He told me that they -- this year and next, they're going to find 800 units of housing across the city for veterans and on this land, three years from now, they will have, they hope, 700 units built here. But that's not exactly what these plaintiffs are asking for. They want more, and they want it sooner. So maybe now a judge will have to decide what happens here. Jake?

TAPPER: Nick, keep doing this story for us. Every few months, give us an update on this disgraceful behavior by --

WATT: Yes.

TAPPER: -- the government there. It's a long disgraceful history of how the U.S. government treats our veterans. Nick Watt in Los Angeles, thanks so much.

Giving Qatar a red card as the world gets ready for the start of the World Cup. CNN is digging into the scandals on and off the field. Stay with us.



TAPPER: This Sunday, the biggest sporting events on planet Earth kicks off, it's the World Cup. And for the first time, the soccer or football tournament is being held in a Middle Eastern country, Qatar. From day one, this was a decision marked with controversy and allegations of sports washing, that's using athletic events to cover up a country's dismal human rights record.

CNN's Isa Soares takes a look now at some of the scandals leading up to the first whistle.


UNIDENTIFIED MALE: The winner to organize the 2022 FIFA World Cup is Qatar.

ISA SOARES, CNN CORRESPONDENT (voice-over): The sport world was stunned when FIFA awarded the World Cup to Qatar. Controversy took center stage and football risk becoming a sideshow. Why was Qatar a tiny desert state with no football pedigree chosen to host FIFA showpiece event?

Even the disgraced former chief of football's governing body has since described the decision as a mistake.

SEPP BLATTER, FORMER CHIEF OF FOOTBALL'S GOVERNING BODY: I was right at a certain time to say it is -- they should not go there.

SOARES (voice-over): That move 12 years ago provoked unprecedented anger, accusations of corruption and sports washing.

Qatari officials strongly denied the allegation that bribery was involved in their bid. Before a ball is kicked at this year's tournament, attention has focused on Qatar's human rights record. Its stance on same sex relationship and most damaging to its reputation, the treatment of overseas workers drafted in to build essential infrastructure.

Amnesty International claims authorities failed to properly investigate the deaths of thousands of migrant workers despite evidence linking premature deaths with unsafe working conditions in this searing heat. Qatari officials say they investigate all reports of abuse and exploitation and are committed to holding unscrupulous employers to account.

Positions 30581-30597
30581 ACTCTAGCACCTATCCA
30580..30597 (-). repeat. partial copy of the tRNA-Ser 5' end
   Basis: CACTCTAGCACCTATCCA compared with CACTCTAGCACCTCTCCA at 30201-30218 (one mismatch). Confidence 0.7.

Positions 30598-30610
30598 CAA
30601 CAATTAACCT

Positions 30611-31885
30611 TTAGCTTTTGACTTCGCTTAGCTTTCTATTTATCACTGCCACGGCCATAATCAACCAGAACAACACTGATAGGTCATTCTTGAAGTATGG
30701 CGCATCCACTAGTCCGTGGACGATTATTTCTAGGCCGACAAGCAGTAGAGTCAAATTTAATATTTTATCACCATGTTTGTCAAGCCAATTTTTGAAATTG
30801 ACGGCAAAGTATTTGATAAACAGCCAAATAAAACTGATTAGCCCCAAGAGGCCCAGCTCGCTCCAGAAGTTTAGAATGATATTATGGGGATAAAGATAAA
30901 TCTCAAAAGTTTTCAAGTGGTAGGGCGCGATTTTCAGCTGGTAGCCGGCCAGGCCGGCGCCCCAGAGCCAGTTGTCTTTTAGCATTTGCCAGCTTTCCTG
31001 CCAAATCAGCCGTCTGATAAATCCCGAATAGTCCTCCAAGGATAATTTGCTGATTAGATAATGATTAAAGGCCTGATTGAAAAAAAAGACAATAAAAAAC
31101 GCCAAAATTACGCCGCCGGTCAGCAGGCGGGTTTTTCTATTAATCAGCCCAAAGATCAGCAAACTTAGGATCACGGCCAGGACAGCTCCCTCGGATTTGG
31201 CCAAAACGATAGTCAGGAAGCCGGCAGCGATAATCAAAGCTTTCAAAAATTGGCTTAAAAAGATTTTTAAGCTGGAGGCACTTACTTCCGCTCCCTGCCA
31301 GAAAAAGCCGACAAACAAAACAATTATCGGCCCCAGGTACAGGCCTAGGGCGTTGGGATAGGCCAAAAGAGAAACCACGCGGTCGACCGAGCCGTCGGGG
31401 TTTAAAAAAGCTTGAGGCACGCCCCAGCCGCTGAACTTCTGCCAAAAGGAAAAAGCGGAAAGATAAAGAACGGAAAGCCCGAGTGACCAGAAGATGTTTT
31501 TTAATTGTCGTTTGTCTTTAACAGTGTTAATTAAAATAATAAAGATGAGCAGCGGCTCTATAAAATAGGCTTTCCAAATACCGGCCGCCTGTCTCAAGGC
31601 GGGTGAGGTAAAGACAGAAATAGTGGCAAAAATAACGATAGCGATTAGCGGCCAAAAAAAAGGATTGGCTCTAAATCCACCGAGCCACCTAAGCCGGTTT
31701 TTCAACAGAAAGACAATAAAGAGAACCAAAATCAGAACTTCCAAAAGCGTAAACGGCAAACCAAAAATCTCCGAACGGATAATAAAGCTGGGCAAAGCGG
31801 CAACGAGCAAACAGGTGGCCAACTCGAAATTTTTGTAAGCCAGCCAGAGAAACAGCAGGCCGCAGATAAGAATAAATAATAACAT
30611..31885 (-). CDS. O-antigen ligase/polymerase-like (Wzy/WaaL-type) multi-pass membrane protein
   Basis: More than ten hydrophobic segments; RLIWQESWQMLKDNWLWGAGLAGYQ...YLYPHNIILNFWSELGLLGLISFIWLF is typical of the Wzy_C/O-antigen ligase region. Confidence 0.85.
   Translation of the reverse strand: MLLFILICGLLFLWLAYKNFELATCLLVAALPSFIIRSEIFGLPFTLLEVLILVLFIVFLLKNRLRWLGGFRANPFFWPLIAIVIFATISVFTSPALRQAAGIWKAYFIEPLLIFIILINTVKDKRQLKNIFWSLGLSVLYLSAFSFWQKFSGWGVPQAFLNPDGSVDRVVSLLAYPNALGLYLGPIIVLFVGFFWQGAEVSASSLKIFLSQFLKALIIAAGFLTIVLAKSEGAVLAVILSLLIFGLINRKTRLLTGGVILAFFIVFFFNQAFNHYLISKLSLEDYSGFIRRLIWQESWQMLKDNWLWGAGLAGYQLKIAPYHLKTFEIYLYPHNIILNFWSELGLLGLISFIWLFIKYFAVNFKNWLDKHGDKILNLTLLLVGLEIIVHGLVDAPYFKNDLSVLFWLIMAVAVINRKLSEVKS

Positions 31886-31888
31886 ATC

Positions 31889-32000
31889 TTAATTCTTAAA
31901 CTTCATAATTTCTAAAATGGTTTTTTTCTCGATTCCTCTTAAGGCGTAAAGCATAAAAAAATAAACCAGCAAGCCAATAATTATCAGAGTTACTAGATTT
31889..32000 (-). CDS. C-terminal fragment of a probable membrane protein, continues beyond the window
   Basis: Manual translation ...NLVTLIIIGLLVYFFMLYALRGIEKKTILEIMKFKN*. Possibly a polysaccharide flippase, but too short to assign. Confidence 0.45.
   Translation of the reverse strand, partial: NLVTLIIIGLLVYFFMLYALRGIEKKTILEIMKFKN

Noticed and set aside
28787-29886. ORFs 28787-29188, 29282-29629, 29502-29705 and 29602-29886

UNIDENTIFIED MALE: How important is it to keep traditions like this?

SOARES (voice-over): Ambassadors like David Beckham have been criticized for accepting role said to be worth millions of dollars.

JOE LYCETT, COMEDIAN: If you end your relationship with Qatar, I'll donate this 10-grand of my own money.

SOARES (voice-over): Comedian Joe Lycett called out the former England captain, saying his status as a gay icon was under threat. Homosexual acts are illegal in Qatar, considered immoral under Islamic law. Punishments include prison sentences and even death.

Organizers told CNN Qatar is a tolerant and welcoming country and claim no one will be discriminated against. Nonetheless, calls to boycott the tournament have gathered momentum. When the final whistle goes at Qatar 2022, the legacy will be judged not only over 28 days of football, but in the years the lie ahead.


SOARES: Jake, the tournament kicks off this Sunday and teams have started to arrive as have fans. And while there is a level of excitement that the World Cup is back, many fans are worried about how this highly conservative nation will police rules around alcohol consumption as well as displays of affection, both of which can lead to arrest in Qatar.


Now it really remains to be seen whether the beautiful game will be overshadowed by the issues that have dominated the pre-tournament build up, Jake?

TAPPER: All right, our thanks to Isa Soares for that report.

One part of the country bracing for what could be a, quote, paralyzing winter storm. Stick around.


TAPPER: In our national lead, old man winter is about to make a grand entrance. Forecasters say every state in the lower 48 will record below freezing temperatures over the next seven days. The real problem, they say, will be in the northeastern United States where paralyzing lake effect snow is in the forecast over the next few days.

Some locations around Buffalo, New York could pick up 3 feet or more with snow falling at the rate of 3 to 4 inches an hour. Other areas such as Western Michigan, Northeast Ohio and areas east of Lake Ontario will also see significant snow.

You can follow me on Facebook, Instagram and Twitter at JakeTapper. You can tweet the show at TheLeadCNN. If you ever miss an episode of THE LEAD, you can listen to THE LEAD from whence you get your podcasts. I'll be back in just a few hours at 9:00 p.m. Eastern for a special CNN town hall live with former Vice President Mike Pence.

Our coverage continues now with Wolf Blitzer in "THE SITUATION ROOM". See in a few hours.